Play Live Radio
Next Up:
0:00 0:00
Available On Air Stations

Eight lawmakers to watch in Washington’s 2024 session

Lawmakers meet on the Senate floor, Thursday, March 10, 2022, at the Capitol in Olympia, Wash.
Ted S. Warren
Lawmakers meet on the Senate floor, Thursday, March 10, 2022, at the Capitol in Olympia, Wash.

Comfortable shoes are required for the upcoming 2024 legislative session, as this one promises to be a full-on sprint for 60 days. Perseverance and patience, too, for those lawmakers determined to pass a bill or three. A prodigious amount of legislation is pre-filed for introduction on the first day, signaling widespread elevated expectations among the ranks of each party.

Here are eight lawmakers to watch as they influence key conversations when the action begins Jan. 8.

Sen. June Robinson, Democrat, of Everett

Robinson is the new chairof the Senate Ways and Means Committee. After three sessions negotiating operating budgets and tax policies largely outside the spotlight, she’ll garner much more attention in prioritizing how to spend unexpectedly high receipts from the capital gains tax – a bill she authored – and the cap-and-trade program. Telling colleagues “no” won’t be easy but may be necessary since voters could take away both streams of revenue next fall.

Rep. Drew Stokesbary, Republican, of Auburn

This will be Stokesbary’s first legislative session as leader of the House Republican Caucus. Job one will be getting his squad to affect outcomes effectively. Countering far-reaching policies of majority Democrats is one path. Collaborating on ideas broadly embraced on both sides of the aisle is another. Job two for Stokesbary is growing the caucus by getting more Republicans elected. He’ll need to be cognizant that what happens in session – the good, the bad and the controversial – can resonate on the campaign trail.

Rep. Joe Fitzgibbon, Democrat, of West Seattle

Fitzgibbon, the House majority leader, will look to answer a difficult question this session: What will collective bargaining for state employees look like? Last year, Washington made it possible for employees of the House, Senate and legislative agencies to form unions and collectively bargain starting in May. But the law didn’t spell out who can, and can’t, go this route. It also didn’t spell out rules for lobbying by staffers. Fitzgibbon and Democratic Sen. Derek Stanford of Bothell are taking point on what’s likely to wind up as a partisan response settling these issues.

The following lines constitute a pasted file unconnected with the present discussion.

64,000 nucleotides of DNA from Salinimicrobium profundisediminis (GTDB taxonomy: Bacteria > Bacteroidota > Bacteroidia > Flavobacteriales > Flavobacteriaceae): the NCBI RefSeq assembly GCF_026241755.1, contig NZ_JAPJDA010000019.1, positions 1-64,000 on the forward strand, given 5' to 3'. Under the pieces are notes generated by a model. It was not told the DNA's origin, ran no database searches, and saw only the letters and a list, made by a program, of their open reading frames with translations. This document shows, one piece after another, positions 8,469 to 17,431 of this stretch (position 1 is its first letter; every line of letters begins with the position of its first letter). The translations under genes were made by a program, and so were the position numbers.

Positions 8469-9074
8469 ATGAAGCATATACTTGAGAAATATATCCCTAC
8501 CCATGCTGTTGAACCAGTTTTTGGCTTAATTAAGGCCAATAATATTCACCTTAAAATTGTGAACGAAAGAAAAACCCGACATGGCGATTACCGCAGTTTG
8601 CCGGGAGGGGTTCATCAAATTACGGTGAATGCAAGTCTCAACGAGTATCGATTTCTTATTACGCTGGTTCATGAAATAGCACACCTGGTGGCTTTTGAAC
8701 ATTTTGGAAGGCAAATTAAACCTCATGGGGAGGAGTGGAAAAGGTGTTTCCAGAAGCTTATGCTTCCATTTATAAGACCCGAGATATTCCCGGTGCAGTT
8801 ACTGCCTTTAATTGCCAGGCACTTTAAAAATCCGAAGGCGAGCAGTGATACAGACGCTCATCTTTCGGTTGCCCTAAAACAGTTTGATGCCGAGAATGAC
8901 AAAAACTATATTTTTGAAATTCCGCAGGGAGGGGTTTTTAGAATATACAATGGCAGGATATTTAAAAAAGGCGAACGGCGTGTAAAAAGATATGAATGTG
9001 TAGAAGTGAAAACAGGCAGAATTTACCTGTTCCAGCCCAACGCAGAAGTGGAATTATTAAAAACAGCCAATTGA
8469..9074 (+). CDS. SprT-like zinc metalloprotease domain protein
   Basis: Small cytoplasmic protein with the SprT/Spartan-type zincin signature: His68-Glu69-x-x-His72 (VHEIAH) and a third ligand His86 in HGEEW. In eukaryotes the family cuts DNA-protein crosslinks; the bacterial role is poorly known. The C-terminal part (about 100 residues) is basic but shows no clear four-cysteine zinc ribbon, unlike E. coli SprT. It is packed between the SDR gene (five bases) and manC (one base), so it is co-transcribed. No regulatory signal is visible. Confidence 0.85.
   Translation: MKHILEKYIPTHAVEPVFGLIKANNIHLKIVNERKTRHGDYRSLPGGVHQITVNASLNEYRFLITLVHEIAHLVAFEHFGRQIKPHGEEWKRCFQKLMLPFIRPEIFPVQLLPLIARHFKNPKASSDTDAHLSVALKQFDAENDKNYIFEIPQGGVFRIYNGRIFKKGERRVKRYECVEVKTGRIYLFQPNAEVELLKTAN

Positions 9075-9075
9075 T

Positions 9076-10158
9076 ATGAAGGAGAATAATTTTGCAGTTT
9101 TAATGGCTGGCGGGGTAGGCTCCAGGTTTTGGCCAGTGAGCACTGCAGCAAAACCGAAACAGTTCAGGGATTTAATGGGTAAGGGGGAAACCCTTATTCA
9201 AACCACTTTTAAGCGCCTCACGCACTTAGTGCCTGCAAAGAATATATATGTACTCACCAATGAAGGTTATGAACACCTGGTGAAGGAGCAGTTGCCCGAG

Rep. Jim Walsh, Republican, of Aberdeen

Walsh is a booming voice in the House minority. He’s also the chair of the Washington State Republican Party. And he’s the sponsor of six measures proposed for the November 2024 ballot that would rewrite or repeal prized Democratic initiatives. He’s positioned to make the GOP’s case on public safety, taxes, education and the environment without dropping a bill on any of those subjects.

Sen Joe Nguyen, Democrat, of White Center

Nguyen chairs the Senate Energy, Environment and Technology Committee. This is the arena where the Senate’s initial fights on Big Oil and cap-and-trade will occur. Nguyen is expected to step into the ring with bills to put a spotlight on how oil companies set prices and to go after alleged price gouging at the pump. A measure to get Washington’s carbon market ready for linking with California and Quebec should show up too. Democratic Rep. Beth Doglio of Olympia will referee similar tussles in the House Environment and Energy Committee that she chairs.

Sen. Nikki Torres, Republican, of Pasco

Torres’ name may come up a lot this session. She is pushing a suite of bills to address an overstretched and underfunded system for providing public defense for people accused of crimes who can’t afford to pay lawyers. Another reason is Torres could be forced out of her seat. A federal judge orderedthe boundaries of her 15th Legislative District to be redrawn because they undermine the ability of Latino voters to participate equally in elections in violation of voting rights laws. Proposed fixes move her into the 16th District where she’d have to run against an incumbent Republican, Sen. Perry Dozier, to keep her seat in 2024. The judicial process will play out at the same time as the session.

Sen. Andy Billig, Democrat of Spokane; Rep. Laurie Jinkins, Democrat, of Tacoma

Billig is the Senate Majority Leader. His toughest challenge will be managing ambitions in his caucus. Six of the 29 members are campaigning for a different office, and two of them are running against each other. Keeping them focused, and more importantly unified, on critical votes will create trying moments, probably behind closed doors. Jinkins is House Speaker and must manage expectations ina 58-member caucus. All their seats are on the ballot which will motivate many of them to seek a moment in the public eye, an earmark in the capital budget and a bill signed by the governor.

Washington State Standard is part of States Newsroom, a nonprofit news network supported by grants and a coalition of donors as a 501c(3) public charity. Washington State Standard maintains editorial independence.

Jerry Cornfield is a reporter at the Washington State Standard. He joined the Standard after 20 years covering Olympia statehouse news for The Everett Herald.